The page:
Add in some pixel hunting, an unfair hide-and-investigate part in a killer’s apartment, an extremely annoying maze game forcing the player to guide a small dot (a serum) through brain nodes while evading other small dots (antibodies), a brick puzzle involving the rearrangement of the various pieces to clear a path without the whole thing collapsing, and one ends up with more filler than killer puzzles. Chess plays a major role in the game, but at least its terminology and rules are cleverly interwoven with the story.
Only one storytelling way to go
It’s more disappointing that there aren’t any multiple solutions to puzzles, with the established Gamer and Entertainment mode only increasing the difficulty in certain segments. Alternative story paths are also absent, so that the RPG-like nature of Tex’s former adventures is lost on the way. With few clues of where to go next and often looking for a conversation topic to unlock a new location being the only way to progress, the linear structure of the game is always present. Even some action set-pieces require a specific order of what Tex has to do. This is a refreshing idea, but the dynamic effect is minimized, as one also needs to pick up specific items before.
Controls, looks and sounds more modern
The first-person movement is still not perfect, but at least one doesn’t have to switch to the interaction mode, while using the keyboard to walk around is much more intuitive than the fiddly mouse controls. The screen is less cluttered, although the inventory which has to be scrolled through from left to right due to its small size brings its own problems. At least going through conversations is more user-friendly with topics which have already been discussed disappearing from the dialogue options. However, one still receives standard repetitive replies when people don’t know anything about a certain topic. More problematic is how difficult it is to make the game run, as it requires some additional codecs for the videos and sounds to work properly, being the buggiest of the Tex games yet.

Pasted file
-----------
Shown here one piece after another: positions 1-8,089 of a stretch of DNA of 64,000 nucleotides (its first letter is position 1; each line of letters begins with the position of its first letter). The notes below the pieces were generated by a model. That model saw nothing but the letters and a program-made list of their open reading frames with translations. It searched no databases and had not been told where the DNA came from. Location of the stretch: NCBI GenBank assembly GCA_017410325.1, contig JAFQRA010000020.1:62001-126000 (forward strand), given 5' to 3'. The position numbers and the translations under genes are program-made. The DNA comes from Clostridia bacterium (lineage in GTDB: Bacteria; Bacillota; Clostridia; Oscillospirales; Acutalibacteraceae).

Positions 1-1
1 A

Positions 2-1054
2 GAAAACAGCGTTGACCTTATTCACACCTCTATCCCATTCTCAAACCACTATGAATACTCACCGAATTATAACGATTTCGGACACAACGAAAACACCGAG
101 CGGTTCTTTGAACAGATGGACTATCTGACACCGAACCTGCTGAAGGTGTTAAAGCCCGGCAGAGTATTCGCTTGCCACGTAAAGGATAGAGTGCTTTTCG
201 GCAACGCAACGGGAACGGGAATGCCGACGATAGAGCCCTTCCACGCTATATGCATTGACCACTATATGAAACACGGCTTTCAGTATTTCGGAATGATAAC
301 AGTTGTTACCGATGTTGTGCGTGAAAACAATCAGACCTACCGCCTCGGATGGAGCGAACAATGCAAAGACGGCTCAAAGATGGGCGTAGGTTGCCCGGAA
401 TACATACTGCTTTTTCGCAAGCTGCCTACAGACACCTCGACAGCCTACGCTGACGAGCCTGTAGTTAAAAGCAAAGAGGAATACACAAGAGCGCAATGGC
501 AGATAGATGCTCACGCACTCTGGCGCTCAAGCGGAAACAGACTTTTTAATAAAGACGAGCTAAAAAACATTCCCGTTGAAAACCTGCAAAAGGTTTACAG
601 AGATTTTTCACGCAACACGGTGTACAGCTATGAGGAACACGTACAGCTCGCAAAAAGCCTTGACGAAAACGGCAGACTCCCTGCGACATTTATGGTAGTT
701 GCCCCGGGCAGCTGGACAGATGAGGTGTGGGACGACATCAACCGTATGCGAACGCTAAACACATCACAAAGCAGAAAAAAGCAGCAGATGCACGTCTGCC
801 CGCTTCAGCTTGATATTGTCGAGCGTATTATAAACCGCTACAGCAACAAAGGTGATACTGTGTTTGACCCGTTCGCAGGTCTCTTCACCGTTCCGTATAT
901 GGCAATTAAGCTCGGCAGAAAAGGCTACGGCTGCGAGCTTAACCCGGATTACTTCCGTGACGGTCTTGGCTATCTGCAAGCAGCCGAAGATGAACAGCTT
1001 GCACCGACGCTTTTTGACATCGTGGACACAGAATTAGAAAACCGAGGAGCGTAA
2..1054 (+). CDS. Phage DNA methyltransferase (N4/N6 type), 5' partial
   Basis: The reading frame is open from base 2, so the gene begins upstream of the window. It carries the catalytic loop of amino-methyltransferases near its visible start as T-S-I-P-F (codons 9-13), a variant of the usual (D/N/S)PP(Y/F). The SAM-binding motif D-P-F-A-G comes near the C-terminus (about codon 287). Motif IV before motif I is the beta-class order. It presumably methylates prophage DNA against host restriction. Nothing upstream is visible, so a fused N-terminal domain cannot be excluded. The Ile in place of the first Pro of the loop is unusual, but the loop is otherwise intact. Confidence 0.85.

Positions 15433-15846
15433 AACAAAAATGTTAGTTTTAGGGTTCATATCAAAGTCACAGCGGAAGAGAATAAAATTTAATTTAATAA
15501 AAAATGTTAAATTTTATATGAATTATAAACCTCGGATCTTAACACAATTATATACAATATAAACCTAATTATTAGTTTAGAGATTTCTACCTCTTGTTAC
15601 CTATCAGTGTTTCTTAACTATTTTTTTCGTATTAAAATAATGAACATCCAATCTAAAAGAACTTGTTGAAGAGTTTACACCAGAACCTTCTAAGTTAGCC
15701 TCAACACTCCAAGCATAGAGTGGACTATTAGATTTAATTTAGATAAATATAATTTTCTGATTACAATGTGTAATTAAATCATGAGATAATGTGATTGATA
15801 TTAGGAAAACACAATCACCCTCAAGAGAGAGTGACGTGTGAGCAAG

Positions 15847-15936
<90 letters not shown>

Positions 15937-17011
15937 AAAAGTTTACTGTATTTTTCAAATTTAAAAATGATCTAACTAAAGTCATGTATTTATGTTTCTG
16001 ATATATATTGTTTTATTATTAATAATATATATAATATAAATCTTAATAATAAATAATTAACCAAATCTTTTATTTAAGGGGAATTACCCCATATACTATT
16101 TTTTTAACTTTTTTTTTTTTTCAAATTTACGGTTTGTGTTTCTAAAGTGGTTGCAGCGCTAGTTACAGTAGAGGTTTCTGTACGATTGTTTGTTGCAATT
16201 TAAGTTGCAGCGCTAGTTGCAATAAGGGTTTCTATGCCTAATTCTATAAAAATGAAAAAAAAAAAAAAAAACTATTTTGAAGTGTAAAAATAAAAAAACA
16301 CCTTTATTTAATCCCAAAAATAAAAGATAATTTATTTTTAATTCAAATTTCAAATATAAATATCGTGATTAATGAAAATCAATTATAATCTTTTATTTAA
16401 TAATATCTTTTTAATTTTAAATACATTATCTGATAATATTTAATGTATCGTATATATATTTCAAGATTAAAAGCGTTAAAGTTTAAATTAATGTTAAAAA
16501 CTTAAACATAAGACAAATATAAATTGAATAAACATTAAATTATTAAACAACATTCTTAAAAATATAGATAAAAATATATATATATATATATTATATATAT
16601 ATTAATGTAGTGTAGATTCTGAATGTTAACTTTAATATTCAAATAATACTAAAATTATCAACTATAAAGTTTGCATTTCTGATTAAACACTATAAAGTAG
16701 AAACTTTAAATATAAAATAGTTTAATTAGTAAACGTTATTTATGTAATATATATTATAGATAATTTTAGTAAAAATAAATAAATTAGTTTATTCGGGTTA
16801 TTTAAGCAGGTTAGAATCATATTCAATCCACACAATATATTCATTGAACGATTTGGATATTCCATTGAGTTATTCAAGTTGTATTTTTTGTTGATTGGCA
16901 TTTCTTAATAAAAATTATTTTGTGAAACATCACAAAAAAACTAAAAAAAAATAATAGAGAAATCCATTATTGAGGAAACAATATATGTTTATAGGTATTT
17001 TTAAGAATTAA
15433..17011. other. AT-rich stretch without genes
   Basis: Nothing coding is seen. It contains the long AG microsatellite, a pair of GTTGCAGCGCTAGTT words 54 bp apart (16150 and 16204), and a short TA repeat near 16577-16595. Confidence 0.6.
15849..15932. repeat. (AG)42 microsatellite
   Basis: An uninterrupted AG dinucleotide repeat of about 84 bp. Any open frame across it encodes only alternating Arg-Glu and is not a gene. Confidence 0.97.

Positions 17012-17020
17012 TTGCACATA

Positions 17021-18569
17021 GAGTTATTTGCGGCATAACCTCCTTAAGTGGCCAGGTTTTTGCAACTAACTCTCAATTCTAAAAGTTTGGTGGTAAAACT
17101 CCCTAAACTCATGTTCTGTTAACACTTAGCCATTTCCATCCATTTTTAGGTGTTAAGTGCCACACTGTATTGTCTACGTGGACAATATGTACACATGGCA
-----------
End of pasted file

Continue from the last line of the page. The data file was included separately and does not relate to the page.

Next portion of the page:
Technically, the game hasn’t made huge leaps, compared to its predecessors, but at least the environments are more detailed (except for outdoor scenarios), and the videos (especially in the DVD version) are much nicer to look at. The music is great, too, with an orchestral soundtrack and more variety than simple MIDI jazz tunes.
The beginning of the end of FMV games
Overseer clearly tries to do something different. Even in the confines of a remake, it offers new gameplay and story ideas for those who’ve played the flawed original. While the plot is interesting and most of the dialogues are witty, it takes itself too serious at times, which is made worse by the atrociously bad acting. Unfortunately, the game also lacks what made the Tex Murphy games, especially The Pandora Directive, so replayable, namely non-linearity in gameplay and storytelling. With too many frustrating logic puzzles and mini-games, timed sequences and dialogue options which don’t really change the outcome of the story or how the main protagonist is received by NPCs, the game ends up as a rather conventional adventure game with a cliffhanger ending that hinted at a sequel that would never come… or at least not until Kickstarter made it possible.